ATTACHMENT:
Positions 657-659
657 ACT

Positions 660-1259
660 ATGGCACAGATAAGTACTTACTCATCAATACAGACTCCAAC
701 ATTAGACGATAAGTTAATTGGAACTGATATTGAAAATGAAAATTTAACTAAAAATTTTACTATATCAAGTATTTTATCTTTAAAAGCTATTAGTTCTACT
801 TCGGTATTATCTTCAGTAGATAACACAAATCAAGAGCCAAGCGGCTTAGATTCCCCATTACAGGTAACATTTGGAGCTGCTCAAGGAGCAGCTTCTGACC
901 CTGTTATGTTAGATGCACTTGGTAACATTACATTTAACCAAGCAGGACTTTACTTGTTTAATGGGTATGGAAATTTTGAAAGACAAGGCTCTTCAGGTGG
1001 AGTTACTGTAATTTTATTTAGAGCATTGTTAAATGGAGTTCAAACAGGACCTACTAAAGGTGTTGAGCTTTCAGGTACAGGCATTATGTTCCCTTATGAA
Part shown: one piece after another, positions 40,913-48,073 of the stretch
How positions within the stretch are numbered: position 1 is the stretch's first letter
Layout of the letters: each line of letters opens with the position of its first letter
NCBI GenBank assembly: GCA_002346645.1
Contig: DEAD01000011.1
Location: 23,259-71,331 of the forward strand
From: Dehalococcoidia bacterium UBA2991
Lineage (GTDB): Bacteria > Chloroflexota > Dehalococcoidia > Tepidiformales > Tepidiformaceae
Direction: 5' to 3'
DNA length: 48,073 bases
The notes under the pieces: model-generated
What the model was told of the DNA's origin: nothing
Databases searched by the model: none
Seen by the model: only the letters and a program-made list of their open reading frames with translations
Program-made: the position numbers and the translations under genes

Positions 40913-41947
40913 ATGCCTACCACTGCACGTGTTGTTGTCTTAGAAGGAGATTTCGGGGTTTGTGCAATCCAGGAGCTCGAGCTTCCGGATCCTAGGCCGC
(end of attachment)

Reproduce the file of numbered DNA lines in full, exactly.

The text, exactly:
Positions 657-659
657 ACT

Positions 660-1259
660 ATGGCACAGATAAGTACTTACTCATCAATACAGACTCCAAC
701 ATTAGACGATAAGTTAATTGGAACTGATATTGAAAATGAAAATTTAACTAAAAATTTTACTATATCAAGTATTTTATCTTTAAAAGCTATTAGTTCTACT
801 TCGGTATTATCTTCAGTAGATAACACAAATCAAGAGCCAAGCGGCTTAGATTCCCCATTACAGGTAACATTTGGAGCTGCTCAAGGAGCAGCTTCTGACC
901 CTGTTATGTTAGATGCACTTGGTAACATTACATTTAACCAAGCAGGACTTTACTTGTTTAATGGGTATGGAAATTTTGAAAGACAAGGCTCTTCAGGTGG
1001 AGTTACTGTAATTTTATTTAGAGCATTGTTAAATGGAGTTCAAACAGGACCTACTAAAGGTGTTGAGCTTTCAGGTACAGGCATTATGTTCCCTTATGAA
Part shown: one piece after another, positions 40,913-48,073 of the stretch
How positions within the stretch are numbered: position 1 is the stretch's first letter
Layout of the letters: each line of letters opens with the position of its first letter
NCBI GenBank assembly: GCA_002346645.1
Contig: DEAD01000011.1
Location: 23,259-71,331 of the forward strand
From: Dehalococcoidia bacterium UBA2991
Lineage (GTDB): Bacteria > Chloroflexota > Dehalococcoidia > Tepidiformales > Tepidiformaceae
Direction: 5' to 3'
DNA length: 48,073 bases
The notes under the pieces: model-generated
What the model was told of the DNA's origin: nothing
Databases searched by the model: none
Seen by the model: only the letters and a program-made list of their open reading frames with translations
Program-made: the position numbers and the translations under genes

Positions 40913-41947
40913 ATGCCTACCACTGCACGTGTTGTTGTCTTAGAAGGAGATTTCGGGGTTTGTGCAATCCAGGAGCTCGAGCTTCCGGATCCTAGGCCGC